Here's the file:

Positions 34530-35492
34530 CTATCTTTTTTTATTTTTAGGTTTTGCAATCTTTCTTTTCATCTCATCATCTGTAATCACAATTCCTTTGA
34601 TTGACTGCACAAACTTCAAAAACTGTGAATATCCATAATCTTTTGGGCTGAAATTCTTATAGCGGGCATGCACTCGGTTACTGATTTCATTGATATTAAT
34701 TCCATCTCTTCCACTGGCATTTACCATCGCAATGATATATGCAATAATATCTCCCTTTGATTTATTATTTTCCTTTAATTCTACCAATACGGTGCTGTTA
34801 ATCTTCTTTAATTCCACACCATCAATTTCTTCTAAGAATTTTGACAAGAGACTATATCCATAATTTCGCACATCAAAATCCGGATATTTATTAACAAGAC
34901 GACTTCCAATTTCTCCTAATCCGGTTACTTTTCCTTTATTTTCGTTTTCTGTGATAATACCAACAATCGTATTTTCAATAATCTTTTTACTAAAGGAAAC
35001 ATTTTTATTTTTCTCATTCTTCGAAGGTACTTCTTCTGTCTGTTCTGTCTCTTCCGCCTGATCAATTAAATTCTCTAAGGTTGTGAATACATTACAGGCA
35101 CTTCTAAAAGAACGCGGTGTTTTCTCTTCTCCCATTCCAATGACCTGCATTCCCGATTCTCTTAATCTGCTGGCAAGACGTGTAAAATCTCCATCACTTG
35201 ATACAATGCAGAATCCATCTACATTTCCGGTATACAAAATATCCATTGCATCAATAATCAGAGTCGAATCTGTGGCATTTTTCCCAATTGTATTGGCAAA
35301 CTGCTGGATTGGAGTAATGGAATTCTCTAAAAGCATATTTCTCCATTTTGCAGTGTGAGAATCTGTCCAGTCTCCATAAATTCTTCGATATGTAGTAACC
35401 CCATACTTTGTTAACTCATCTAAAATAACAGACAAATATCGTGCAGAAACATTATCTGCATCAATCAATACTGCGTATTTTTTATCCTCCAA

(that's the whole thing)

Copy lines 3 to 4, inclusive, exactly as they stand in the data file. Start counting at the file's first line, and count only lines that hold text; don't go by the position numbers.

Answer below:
34601 TTGACTGCACAAACTTCAAAAACTGTGAATATCCATAATCTTTTGGGCTGAAATTCTTATAGCGGGCATGCACTCGGTTACTGATTTCATTGATATTAAT
34701 TCCATCTCTTCCACTGGCATTTACCATCGCAATGATATATGCAATAATATCTCCCTTTGATTTATTATTTTCCTTTAATTCTACCAATACGGTGCTGTTA